Foundation for a Drug-Free World, a Scientology-supported organization, appeared at a recent education conference in Co. Kilkenny as well as at an expo attended by 15-year-old Irish students.  

Concerns have grown recently at the access given to organizations linked with the Church of Scientology to education-linked conferences in Ireland, including the appearance of Applied Scholastics and the Foundation for a Drug-Free World at a recent expo held for 15- and 16-year-old Irish students.

Both linked or funded by the controversial church, the groups were among the 55 stalls at the Education and Training Board Ireland (ETBI) conference in Co. Kilkenny last week, a conference attended by 500 delegates from education and training boards. These boards are responsible for managing and operating a range of education centers in Ireland including high schools, and further education colleges.

This comes just two weeks after the groups purchased stands at an event in Dublin attended by 7,000 high school students.

A sign over the original Scientology office in Dublin, Ireland. Image credit: RollingNews.ie.

A sign over the original Scientology office in Dublin, Ireland. Image credit: RollingNews.ie.

Michael Moriarty, the general secretary of the ETBI, told The Times that he only became aware that Applied Scholastics and the Foundation for a Drug-Free World were linked with Scientology when Irish radio station Newstalk reported on their presence at the Dublin expo two weeks previous.

The Scientology groups were allowed to remain once discovered as organizers acknowledged they can't discriminate against one religion

“We had a contract because they paid for a stand,” said Moriarty. “There were no children at this conference. They are all adults. What should I do? They are against drugs and I’ve no problem with that. I checked it with people and they were reasonably positive about them.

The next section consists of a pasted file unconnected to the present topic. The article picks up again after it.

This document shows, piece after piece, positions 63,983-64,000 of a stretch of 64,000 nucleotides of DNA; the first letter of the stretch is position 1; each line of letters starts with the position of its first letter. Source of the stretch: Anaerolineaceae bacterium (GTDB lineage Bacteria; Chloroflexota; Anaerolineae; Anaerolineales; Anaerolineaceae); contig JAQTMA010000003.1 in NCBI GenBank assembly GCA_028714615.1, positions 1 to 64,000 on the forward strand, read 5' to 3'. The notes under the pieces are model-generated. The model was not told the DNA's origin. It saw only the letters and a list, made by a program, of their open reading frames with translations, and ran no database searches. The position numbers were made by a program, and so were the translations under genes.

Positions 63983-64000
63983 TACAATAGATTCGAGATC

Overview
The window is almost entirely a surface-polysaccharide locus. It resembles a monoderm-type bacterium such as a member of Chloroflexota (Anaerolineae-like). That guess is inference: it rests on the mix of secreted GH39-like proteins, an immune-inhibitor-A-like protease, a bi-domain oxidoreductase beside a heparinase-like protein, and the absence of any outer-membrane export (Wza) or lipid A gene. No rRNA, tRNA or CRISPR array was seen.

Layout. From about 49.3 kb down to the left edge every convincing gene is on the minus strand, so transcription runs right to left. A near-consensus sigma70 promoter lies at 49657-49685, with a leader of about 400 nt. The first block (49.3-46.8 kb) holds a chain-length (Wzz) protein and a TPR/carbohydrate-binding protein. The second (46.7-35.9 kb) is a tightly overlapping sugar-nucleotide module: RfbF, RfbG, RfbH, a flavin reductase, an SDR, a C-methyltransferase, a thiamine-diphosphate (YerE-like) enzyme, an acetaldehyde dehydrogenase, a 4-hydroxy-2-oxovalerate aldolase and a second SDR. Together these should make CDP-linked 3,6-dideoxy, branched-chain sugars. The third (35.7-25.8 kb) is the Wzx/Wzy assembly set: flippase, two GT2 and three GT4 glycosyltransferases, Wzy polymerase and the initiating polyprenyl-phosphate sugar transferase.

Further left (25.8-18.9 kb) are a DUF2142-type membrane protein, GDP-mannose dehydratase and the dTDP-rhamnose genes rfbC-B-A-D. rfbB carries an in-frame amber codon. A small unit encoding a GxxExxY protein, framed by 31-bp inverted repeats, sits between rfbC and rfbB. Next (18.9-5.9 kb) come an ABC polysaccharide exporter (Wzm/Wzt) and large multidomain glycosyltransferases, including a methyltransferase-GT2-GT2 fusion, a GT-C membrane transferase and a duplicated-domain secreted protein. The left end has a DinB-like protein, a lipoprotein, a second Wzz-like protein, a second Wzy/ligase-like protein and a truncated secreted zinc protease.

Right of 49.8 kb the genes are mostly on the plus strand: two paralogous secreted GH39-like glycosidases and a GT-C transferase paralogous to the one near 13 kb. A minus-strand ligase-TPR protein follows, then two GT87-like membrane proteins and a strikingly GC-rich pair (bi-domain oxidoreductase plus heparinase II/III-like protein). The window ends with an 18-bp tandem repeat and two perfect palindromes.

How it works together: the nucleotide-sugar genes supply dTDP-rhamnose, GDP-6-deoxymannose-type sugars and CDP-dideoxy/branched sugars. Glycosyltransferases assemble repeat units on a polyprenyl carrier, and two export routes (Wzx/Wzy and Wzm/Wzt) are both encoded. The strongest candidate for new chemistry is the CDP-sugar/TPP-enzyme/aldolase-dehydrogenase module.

“We are a multi-denominational body so we can’t discriminate,” he continued.  

“If somebody came here from Islam, as long as it was legal I couldn’t stop them. If Tom Cruise turned up here and he was a Scientologist, what do you do? I’m happy enough they are not a banned or an illegal organization. There were only intelligent, bright adults at my conference who could make up their own minds.”

Read more: Why is the Church of Scientology hounding Irish language speakers?

The Church of Scientology in Ireland opened a new national office in Dublin last year

The Church of Scientology is thought to be attempting to expand its numbers in Ireland. Last year, Irish Scientologists announced the opening of a new national affairs office along with future plans to open a 1,200 auditorium in the Irish capital. The church also made attempts to translate their educational material into Irish.

A family protests against the Church of Scientology in Ireland. Image credit: RollingNews.ie.

A family protests against the Church of Scientology in Ireland. Image credit: RollingNews.ie.

Despite its attempts to claim charitable, tax-free status in Ireland, the Church of Scientology has yet to be officially recognized in the country as a religion, though it is free to promote Scientology beliefs. The controversial church is believed to have just a few hundred members in Ireland, although exact figures are not provided.

Would you be happy to have groups linked with the Church of Scientology present to your children? Let us know your thoughts in the comments section below. 

The Church of Scientology in Ireland opened a new national office in Dublin last year. iStock